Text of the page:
That’s a near impossible question to answer – John – I’ll go with John – he is my favourite Beatle. I can’t pick a favourite record, it depends on the week. I always say The Beatles anthology, because then I get everything, that’s kind of a way to cheat the question.

You’ve emphasized the importance of rock ‘n’ roll – to you what is the definition of ‘proper’ rock ‘n’ roll, as opposed to whatever variations that’s surfaced these days?

Um, live – that’s the start of it. People actually playing instruments – not computers. It’s freedom, bands that can just do that, there’s no tricks behind it. (BP: “Bands that are better than us.”) No tracks – just people actually playing instruments onstage, you put a mic up to them and they sound good. Bands like Led Zeppelin, The Who, Pink Floyd, ACDC, The Beatles obviously, Soundgarden.

You guys opened for Soundgarden, didn’t you?

Yeah, it’s like my favourite gig ever, it was super awesome, there were like 90,000 people with Soundgarden in Quebec, it was fucking dope.

How was it like sharing a stage with Marilyn Manson and Amy Lee?

We played here with Evanescence – it was this venue, actually. Amy’s a super sweetheart, Manson is a good friend, he’s super awesome. We’ve been pretty fortunate with opening gigs and getting good bands – it’s different from headlining, because it’s their show, not your show, and you’re part of their tour but it’s not your tour It’s interesting to see how everyone runs their camps and their crew, because everyone does it a little differently and it’s always interesting to see.

You do some controversial stuff sometimes – for example in the video of ‘Heaven Knows’ you take off your clothes and you’re naked. Do you feel like there’s any sexualisation of rock when it comes to girls in this genre?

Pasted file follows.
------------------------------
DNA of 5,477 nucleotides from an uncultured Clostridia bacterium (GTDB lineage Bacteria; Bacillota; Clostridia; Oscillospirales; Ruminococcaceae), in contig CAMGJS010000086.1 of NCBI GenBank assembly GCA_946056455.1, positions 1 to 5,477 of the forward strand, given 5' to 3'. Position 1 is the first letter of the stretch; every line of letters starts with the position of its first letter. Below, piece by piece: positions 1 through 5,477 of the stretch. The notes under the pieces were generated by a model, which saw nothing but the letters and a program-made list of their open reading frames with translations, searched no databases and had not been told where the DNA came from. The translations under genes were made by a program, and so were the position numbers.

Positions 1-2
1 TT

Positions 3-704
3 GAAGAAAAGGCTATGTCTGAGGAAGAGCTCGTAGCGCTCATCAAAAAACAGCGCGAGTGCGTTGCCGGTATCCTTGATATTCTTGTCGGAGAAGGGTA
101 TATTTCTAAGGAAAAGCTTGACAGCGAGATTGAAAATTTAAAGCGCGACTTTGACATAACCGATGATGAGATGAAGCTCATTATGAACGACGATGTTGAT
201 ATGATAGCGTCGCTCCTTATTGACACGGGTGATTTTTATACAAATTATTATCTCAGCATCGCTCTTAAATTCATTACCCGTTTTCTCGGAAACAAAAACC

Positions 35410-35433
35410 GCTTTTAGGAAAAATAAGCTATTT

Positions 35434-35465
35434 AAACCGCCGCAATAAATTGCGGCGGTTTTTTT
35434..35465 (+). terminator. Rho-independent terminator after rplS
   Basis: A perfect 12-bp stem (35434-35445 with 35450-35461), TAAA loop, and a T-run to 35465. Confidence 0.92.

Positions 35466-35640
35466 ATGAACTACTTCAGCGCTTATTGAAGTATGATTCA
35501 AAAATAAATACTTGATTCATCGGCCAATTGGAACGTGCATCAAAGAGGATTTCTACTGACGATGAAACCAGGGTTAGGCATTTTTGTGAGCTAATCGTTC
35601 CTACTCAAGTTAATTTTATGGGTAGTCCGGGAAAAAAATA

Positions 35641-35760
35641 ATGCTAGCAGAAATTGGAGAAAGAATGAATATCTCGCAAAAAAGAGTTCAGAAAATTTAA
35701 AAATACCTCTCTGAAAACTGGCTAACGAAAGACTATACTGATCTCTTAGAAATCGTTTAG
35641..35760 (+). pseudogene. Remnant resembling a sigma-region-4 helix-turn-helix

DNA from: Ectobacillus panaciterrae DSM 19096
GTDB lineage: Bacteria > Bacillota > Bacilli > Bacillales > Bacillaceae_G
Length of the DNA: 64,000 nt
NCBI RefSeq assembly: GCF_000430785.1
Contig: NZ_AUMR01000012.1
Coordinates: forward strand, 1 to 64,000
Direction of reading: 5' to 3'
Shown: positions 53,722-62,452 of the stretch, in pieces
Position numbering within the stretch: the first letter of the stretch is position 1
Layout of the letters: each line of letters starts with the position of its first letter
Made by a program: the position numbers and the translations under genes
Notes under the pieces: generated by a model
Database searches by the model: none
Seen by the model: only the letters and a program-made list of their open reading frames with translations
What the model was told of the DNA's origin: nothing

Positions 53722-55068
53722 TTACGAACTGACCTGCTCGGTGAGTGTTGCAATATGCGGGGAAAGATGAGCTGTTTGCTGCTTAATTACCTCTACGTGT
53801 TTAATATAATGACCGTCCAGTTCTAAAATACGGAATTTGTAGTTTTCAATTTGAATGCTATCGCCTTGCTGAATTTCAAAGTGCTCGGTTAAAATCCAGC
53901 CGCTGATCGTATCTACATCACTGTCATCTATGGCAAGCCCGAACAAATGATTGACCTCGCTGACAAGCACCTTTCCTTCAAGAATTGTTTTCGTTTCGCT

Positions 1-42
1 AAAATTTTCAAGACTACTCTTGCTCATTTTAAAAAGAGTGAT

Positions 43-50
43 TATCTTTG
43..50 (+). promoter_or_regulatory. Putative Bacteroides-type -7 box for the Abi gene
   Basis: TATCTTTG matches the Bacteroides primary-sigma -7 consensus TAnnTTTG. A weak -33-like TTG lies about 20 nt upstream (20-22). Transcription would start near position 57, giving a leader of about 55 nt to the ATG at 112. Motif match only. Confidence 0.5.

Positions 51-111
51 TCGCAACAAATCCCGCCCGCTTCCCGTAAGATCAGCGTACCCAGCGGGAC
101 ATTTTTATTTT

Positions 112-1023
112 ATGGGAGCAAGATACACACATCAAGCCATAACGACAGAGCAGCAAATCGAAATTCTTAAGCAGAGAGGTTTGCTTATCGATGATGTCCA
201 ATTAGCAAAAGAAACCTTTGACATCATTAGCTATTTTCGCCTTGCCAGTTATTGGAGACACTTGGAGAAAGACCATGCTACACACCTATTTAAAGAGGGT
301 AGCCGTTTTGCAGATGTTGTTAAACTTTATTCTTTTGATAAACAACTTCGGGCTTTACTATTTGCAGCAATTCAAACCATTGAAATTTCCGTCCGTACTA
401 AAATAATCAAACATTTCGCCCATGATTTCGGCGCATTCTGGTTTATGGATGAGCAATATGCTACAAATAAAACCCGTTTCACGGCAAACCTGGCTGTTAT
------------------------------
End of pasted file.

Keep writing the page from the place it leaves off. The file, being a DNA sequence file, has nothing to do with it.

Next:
What I was doing was more of trying to oppose the oversexualised – that’s why it’s one shot and it’s not the whole video. Everything right now is just a bit over the top. I’m always trying to create this art – sex and music goes hand in hand. I mean with men, like in Led Zeppelin, you can even see [Robert Plant’s] dick. It’s a marriage. I’m trying to oppose the way sexuality is viewed today.

So more of like if it’s not viewed in a sexualized way it doesn’t have to be? It doesn’t have to be something you comment on all the time even if it’s there?


Do you identify as a feminist?

I won’t use the word feminist – I believe in equal opportunity for everyone. I think feminist is too specific of a term, it shouldn’t be weighed to any side. Equality is everyone, no matter sex, race, or bank account, or age, or anything – everything should be equal. That’s how I view it.